The genesis of this novel was really a single image—that of the girl being carried by her brother back into her dark mud house. It’s an image that has stayed with me over the years, not only because it revealed so much about life in the tribal villages of northern Pakistan, and by extension the developing world as a whole, but also because it revealed a great deal about me and my friends as well. We might have insisted, offered to pay the family to take the girl to the hospital—the list goes on. And yet we didn’t, and felt little, if any, guilt, because we were in a different world, and the usual rules did not apply—either to them, or, as Western visitors, to us.
Though Right of Thirst is entirely fictional, it is loosely based on two recent events. The first is the Kashmir earthquake of 2005, which killed an estimated 85,000 people across a wide area along the India/Pakistan border. The second is the Kargil conflict, a brief high-altitude war started by Pakistan in 1999, in which several thousand soldiers were killed. Much of the fighting was between small teams of men, as is described in my book. Both sides had nuclear weapons at the time, and international diplomacy played a major role in preventing the conflict from further escalation. This event received only modest news coverage in the West and remains largely obscure even today.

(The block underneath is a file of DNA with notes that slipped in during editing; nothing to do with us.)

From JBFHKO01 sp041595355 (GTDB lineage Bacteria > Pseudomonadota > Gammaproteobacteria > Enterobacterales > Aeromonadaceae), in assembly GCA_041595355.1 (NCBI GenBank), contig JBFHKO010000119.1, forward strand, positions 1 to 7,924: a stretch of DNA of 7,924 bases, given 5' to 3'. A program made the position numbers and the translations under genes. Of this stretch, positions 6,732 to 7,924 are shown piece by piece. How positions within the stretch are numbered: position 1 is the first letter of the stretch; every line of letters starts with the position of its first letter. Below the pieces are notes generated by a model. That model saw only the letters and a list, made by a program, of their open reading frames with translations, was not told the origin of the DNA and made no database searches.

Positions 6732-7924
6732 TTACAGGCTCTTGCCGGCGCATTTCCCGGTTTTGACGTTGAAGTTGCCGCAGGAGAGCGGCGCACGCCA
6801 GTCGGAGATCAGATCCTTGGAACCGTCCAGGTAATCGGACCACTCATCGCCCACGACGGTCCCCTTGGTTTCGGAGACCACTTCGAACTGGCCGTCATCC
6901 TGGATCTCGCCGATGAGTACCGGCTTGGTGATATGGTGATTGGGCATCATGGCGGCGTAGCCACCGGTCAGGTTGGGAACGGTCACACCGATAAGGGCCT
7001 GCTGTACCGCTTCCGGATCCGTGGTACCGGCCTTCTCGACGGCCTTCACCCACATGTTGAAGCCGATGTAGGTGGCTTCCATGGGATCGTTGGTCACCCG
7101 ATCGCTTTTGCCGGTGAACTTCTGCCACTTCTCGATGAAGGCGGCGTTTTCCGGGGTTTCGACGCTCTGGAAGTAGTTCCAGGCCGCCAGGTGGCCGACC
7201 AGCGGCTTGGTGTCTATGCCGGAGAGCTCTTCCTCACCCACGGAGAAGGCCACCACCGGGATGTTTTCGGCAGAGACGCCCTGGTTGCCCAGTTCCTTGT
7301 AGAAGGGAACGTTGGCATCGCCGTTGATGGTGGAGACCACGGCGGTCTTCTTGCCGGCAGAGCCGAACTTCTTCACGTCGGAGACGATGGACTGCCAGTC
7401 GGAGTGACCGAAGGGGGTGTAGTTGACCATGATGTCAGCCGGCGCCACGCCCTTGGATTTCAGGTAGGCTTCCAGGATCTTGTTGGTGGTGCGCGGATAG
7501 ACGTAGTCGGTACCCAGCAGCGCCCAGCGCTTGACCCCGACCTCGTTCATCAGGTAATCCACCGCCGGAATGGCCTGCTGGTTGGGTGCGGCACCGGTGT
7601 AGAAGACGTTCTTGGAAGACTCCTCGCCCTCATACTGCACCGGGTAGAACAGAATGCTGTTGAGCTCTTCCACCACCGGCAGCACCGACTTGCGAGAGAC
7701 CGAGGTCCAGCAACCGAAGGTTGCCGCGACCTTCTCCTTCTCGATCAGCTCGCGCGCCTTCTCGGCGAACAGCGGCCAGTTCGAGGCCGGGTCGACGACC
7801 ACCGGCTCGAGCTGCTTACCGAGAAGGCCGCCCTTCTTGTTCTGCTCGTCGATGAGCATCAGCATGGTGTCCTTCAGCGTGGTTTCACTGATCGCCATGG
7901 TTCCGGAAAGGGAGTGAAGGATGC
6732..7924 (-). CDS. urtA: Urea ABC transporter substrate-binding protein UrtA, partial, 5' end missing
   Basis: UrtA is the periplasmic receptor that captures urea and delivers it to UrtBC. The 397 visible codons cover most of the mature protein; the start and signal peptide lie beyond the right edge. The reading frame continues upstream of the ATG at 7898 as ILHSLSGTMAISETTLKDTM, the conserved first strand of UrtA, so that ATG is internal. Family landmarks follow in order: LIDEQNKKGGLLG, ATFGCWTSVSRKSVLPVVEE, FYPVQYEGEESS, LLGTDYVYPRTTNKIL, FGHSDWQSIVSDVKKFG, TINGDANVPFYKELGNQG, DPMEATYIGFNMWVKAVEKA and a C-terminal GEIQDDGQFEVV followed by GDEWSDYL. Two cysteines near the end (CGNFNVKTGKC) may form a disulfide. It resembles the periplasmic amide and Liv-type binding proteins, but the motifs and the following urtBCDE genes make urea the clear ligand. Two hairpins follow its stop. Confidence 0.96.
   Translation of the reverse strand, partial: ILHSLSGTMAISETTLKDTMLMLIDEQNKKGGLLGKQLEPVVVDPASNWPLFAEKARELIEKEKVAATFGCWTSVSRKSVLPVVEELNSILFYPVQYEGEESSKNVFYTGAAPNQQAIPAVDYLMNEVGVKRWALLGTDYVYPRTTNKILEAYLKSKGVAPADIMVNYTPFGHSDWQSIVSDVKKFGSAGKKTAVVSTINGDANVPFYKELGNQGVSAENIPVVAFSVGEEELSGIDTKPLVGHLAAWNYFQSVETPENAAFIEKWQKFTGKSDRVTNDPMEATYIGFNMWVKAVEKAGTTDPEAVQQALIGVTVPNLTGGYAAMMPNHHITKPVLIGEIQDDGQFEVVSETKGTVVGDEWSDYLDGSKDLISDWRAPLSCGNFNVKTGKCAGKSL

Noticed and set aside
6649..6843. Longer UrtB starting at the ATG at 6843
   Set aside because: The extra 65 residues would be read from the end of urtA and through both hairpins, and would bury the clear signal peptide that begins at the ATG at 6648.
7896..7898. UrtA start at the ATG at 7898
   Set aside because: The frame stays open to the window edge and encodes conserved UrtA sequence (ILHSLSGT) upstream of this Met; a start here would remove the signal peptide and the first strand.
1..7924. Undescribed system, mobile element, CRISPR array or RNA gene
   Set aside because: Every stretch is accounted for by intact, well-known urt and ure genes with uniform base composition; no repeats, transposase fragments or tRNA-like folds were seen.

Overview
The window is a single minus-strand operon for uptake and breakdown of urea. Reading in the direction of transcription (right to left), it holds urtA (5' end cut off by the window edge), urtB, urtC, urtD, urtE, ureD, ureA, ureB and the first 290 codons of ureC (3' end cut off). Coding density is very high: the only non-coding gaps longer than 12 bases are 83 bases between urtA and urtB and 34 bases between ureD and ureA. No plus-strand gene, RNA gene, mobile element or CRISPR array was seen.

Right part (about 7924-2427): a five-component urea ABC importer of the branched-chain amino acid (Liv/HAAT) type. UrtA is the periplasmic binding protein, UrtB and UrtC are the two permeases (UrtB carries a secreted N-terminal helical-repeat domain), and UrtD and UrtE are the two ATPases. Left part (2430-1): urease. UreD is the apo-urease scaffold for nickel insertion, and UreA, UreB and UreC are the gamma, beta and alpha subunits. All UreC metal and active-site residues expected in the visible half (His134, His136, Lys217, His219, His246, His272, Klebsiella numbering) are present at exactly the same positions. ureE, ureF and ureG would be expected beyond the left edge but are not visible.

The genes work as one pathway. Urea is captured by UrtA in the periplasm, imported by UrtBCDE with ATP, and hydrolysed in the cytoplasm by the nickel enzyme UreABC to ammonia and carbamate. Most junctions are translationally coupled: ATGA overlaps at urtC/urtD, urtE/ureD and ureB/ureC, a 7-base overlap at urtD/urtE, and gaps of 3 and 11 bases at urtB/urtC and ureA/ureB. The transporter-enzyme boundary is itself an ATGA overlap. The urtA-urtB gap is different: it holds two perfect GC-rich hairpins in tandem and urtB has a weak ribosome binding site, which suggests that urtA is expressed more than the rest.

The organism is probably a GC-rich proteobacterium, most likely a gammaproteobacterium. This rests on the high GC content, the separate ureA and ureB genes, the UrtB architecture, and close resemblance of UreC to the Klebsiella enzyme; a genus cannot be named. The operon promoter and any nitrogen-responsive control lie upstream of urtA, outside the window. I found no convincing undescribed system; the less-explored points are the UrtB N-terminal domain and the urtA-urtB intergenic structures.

Ultimately, however, despite the fact that the novel is set in a place much like Pakistan, it is intended to be about the larger world as a whole, including the West. That’s why the country in the novel remains unnamed—the setting is partly an allegory, a place that might, on some level, be anywhere, at any time.
As a child I lived in Iran, Brazil, Japan, the UK, and the US, and travelled extensively throughout the developing world as well as Europe before settling, somewhat arbitrarily, in Albuquerque, New Mexico. It’s all been a bit strange and disorienting, and in the end this novel was largely an attempt to make sense of life as I’ve experienced it up until now. A number of the important moments in the book were based on events I witnessed in one way or the other, and many of them had nothing to do with the Middle East at all.